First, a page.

I like to think I try to do the right thing. I want to do the right thing. It’s just that life gives me to many opportunities to make the wrong choice. Sometimes I do make the wrong choice. I’m left with trying to find redemption. And yes, sometimes I even believe that I can gain redemption by “doing” the right thing next time. I’ve learned that my redemption lies solely in faith in Jesus Christ. No amount of “doing” good can redeem the wrong choices of my life, but the blood of Jesus Christ washes away all my sin, makes me a new creation, and affords me the opportunity to rest in the love of the Father. The love of the Father gives me a new perspective from which to understand all that is right.

Yeah, it’s a little convoluted, but that’s really how my mind works. I’ll look up from my desk, and there will be The Duke staring back at me. I’ll remember that as much as I want to be the good guy, I won’t always make the best choice. I’ll also remember that my goodness rests in trusting Jesus, and I’ll give thanks for all Jesus has done to redeem me. And I’ll probably give thanks for John Wayne…I love his movies!

Until next time, keep looking up…

Outdoor Living Space…

I had a great Father’s Day. It all started on Saturday evening really. All my children and grandchildren showed up Saturday evening, and I cooked (something wrong with that picture) for them. I got some great gifts: a cordless drill, my backyard sprayed for mosquitos (my son is the “Skeeter Beeter”), a gift card to Lowe’s (what guy doesn’t want a gift card from a home improvement store), and a bag of my favorite candy (Reese’s Peanut Butter Cups, if you’re wondering). I also got a hammock for my back yard, which is where we spent most of our time Saturday evening (in the back yard, not in the hammock). Actually, we spent most of the time on my back porch.outdoor living space

When I got home from church yesterday, guess where I spent most of my time. That’s right! On my back porch. I love my back porch. I call it my back porch because that’s what it used to be called when I was growing up as a kid. I think people these days are calling them “outdoor living spaces.” What’s that about? I’m trying to figure out what distinguishes an “outdoor living space” from a back porch. I couldn’t find “outdoor living space” in the dictionary, so I googled the phrase. I discovered a plethora of sites that could help me design my outdoor living space. Some even showed me photographs. One even said I could turn my patio into an incredible outdoor living space.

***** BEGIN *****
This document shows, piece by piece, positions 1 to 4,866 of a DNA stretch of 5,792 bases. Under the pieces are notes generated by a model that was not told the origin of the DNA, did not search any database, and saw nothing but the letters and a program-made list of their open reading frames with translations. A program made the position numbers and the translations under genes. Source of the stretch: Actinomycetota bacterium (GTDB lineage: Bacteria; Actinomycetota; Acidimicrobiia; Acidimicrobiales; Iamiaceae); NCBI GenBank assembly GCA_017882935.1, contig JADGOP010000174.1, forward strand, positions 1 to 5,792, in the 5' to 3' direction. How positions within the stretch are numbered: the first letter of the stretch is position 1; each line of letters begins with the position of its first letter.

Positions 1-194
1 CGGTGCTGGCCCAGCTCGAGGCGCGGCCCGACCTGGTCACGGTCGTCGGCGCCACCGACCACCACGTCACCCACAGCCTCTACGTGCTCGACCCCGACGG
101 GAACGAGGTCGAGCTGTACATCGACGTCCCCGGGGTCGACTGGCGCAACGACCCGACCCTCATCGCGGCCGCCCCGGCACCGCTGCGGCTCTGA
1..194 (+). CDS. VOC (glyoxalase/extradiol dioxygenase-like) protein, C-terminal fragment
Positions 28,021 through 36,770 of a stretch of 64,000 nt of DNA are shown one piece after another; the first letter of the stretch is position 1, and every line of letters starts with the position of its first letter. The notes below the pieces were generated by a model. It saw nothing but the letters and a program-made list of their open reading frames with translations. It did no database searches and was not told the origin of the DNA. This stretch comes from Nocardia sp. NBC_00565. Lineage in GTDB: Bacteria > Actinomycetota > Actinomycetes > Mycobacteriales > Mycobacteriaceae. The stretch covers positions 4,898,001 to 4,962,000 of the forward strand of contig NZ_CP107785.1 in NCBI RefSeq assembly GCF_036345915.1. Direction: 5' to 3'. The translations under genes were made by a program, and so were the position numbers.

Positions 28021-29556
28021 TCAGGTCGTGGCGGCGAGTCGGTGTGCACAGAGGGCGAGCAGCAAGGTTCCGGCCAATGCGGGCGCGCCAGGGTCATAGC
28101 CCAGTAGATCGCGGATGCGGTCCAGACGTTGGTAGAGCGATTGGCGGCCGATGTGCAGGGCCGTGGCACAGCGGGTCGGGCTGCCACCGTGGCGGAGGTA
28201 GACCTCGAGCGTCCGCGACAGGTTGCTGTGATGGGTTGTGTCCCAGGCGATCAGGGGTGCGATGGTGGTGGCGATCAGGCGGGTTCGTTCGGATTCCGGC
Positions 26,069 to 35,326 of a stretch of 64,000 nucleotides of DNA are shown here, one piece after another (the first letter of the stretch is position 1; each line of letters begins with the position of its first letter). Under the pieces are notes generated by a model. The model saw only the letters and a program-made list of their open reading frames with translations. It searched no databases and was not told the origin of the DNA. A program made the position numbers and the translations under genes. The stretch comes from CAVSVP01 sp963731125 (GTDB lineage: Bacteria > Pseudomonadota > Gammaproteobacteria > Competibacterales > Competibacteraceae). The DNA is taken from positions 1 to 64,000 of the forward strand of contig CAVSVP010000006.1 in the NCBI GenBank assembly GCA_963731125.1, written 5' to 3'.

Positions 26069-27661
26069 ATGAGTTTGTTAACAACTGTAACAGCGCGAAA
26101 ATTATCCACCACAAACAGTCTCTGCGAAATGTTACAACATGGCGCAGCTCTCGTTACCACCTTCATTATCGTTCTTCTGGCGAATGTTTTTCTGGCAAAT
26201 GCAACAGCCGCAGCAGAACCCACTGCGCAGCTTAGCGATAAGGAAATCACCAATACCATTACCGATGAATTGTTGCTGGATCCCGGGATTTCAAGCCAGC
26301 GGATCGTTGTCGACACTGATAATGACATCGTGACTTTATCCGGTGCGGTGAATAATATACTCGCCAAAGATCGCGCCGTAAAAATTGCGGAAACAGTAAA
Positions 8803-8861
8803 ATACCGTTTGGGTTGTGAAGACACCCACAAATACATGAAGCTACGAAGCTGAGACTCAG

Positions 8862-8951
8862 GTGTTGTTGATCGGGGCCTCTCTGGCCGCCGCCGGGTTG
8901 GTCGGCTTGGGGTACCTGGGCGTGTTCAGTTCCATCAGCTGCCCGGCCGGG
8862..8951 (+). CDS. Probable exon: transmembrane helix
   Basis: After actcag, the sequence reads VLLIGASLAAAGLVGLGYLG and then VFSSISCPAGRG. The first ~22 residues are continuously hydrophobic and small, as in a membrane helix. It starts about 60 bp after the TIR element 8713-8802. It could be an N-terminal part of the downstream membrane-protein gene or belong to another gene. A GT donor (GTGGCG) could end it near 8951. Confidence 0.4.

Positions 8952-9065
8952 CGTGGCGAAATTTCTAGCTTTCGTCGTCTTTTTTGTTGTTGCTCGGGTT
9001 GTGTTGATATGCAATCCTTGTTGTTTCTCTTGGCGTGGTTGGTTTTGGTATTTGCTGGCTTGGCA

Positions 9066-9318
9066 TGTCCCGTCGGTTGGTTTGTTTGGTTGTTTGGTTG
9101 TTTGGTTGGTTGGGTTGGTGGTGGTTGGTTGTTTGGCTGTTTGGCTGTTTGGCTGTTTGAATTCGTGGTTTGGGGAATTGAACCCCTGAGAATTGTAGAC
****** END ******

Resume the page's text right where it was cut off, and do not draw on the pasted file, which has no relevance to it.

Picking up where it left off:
So, a patio needs to be transformed in order to become an outdoor living space? I suppose all that time we spent on our patio at the District parsonage over the past two years was not considered outdoor living, since we hadn’t transformed it. Or, had we? I had a fire pit and patio furniture. Does that count? I also had a grill (we love to grill!). We had little globe lights hanging across the gutters (a trick we stole from a Mexican restaurant). We even had a butane heater to add heat in the cold of winter so we could enjoy the patio. Or, was that an outdoor living space? I’m not sure.

I guess an outdoor living space doesn’t necessarily have to be on the back porch or the patio. From looking at all the pictures that google provided, I would say an outdoor living space could be just about anywhere you wanted to put it. I wonder if a lawn chair in the back yard with a can of Off would qualify? Is it the cooking that makes it outdoor living? Is it the patio furniture that qualifies it as an official “living space.” Maybe it’s the television. I saw very few “outdoor living spaces” that didn’t have a TV (yes, I have a TV on my back porch–watched NASCAR and the U. S. Open between naps yesterday).

I did find “back porch” in the dictionary. You know what a back porch is? It’s a porch for the back door. I have a back door. It has a porch. Call it by any other name, it’s still a back porch. That’s where I spent my Father’s Day afternoon, and I loved it.